First Love, Last Rites was McEwan's first published book and is a collection of short stories that in 1976 won the Somerset Maugham Award. A second volume of his work appeared in 1978. These stories--claustrophobic tales of childhood, deviant sexuality and disjointed family life--were remarkable for their formal experimentation and controlled narrative voice. McEwan's first novel, The Cement Garden (1978), is the story of four orphaned children living alone after the death of both parents. To avoid being taken into custody, they bury their mother in the cement of the basement and attempt to carry on life as normally as possible. Soon, an incestuous relationship develops between the two oldest children as they seek to emulate their parents roles. The Cement Garden was followed by The Comfort of Strangers (1981), set in Venice, a tale of fantasy, violence, and obsession. The Child in Time (1987) won the Whitbread Novel Award and marked a new confidence in McEwan's writing. The story revolves around the devastating effects of the loss of a child through child abduction. Readers may know McEwan's work through these and other books, or more recently through his novel, Atonement, which was made into a major motion picture.
Read More Show Less

Customer Reviews

Average Rating 3.5
( 11 )
Rating Distribution

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(2)

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(5)

3 Star

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Sort by: Showing all of 12 Customer Reviews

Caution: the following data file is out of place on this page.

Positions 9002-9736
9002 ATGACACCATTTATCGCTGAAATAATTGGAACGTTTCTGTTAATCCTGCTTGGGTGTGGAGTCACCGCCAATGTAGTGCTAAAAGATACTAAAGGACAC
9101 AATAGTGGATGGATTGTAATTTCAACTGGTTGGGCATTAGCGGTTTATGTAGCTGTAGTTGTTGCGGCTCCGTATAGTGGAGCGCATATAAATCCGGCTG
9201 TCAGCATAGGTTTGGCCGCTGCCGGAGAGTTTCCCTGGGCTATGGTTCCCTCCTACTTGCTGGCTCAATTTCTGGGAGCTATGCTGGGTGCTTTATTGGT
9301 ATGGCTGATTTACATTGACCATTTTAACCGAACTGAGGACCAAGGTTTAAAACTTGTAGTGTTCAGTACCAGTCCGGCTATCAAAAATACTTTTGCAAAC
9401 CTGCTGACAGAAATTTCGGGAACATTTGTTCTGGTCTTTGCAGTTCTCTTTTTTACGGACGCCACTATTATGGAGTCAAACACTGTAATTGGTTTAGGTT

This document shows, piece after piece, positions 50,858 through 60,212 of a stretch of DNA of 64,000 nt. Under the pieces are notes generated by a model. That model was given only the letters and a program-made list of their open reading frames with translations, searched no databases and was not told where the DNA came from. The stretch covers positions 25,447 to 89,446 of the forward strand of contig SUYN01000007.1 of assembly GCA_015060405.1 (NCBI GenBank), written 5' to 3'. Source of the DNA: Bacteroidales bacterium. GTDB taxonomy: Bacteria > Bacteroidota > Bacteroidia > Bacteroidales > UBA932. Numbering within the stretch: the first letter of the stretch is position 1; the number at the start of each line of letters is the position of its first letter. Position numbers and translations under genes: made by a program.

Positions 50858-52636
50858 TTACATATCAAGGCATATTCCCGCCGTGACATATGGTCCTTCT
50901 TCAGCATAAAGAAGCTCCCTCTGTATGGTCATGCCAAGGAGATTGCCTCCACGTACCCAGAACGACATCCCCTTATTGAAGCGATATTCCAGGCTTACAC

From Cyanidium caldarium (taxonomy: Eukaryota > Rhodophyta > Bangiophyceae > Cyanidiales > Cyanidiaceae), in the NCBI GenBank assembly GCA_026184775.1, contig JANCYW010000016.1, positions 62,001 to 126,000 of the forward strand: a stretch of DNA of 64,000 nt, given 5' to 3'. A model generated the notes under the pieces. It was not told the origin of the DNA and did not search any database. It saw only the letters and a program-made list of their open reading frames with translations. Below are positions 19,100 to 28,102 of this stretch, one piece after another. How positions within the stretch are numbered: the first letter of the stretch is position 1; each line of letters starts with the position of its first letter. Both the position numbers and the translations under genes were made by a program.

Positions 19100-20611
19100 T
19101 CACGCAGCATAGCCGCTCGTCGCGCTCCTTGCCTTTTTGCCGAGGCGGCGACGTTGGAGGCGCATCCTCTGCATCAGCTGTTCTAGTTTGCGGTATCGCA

• Posted May 11, 2009

    more from this reviewer

    Not as good as the reviews make it sound.

    I had high hopes for this book, but it did not reach my expectations. Luckily, it was short. I felt like the whole book was dull and there was only the anticipation of some sort climax. The climax came on the last two pages. I felt that McEwan himself must have became bored with writing this story and just wrapped it up in the end. I wouldn't recommend this book to anyone, even die-hard McEwan fans. Enduring Love and Cement Garden are better than this. Saturday is pretty boring as well.

    1 out of 1 people found this review helpful.

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  • Posted April 25, 2009

    more from this reviewer

    Death in Venice.

    An English couple (Mary and Colin) spend their holiday in a city that bears some resemblance with Venice, Italy. After a few days they meet an other couple (Robert and Caroline) who are Canadians but live in that town since several years. The name of that town is never mentioned but it's of no importance. Like "Death in Venice" by Thomas Mann - where the town is only the scene for the impossible love of a sick man for a boy - the city of Ian McEwan is the scene for a man and a woman trying to revive their love for each other. But above all it's the story of their troublesome relationship with the Canadian couple, a relationship that soon will change into a nightmare.

    During the nighttime, it's a gloomy city with dark and dirty gables, empty streets, no lights in the houses and every bar and restaurant seem to have vanished into thin air. Only one bar is open. The owner of the bar is Robert. It's an obscure place where unsavory men- captivated by the glittering lights of a jukebox- are listening to the music with stern faces. They listen to the same song over and over again while they hold the jukebox as if it were a life-buoy.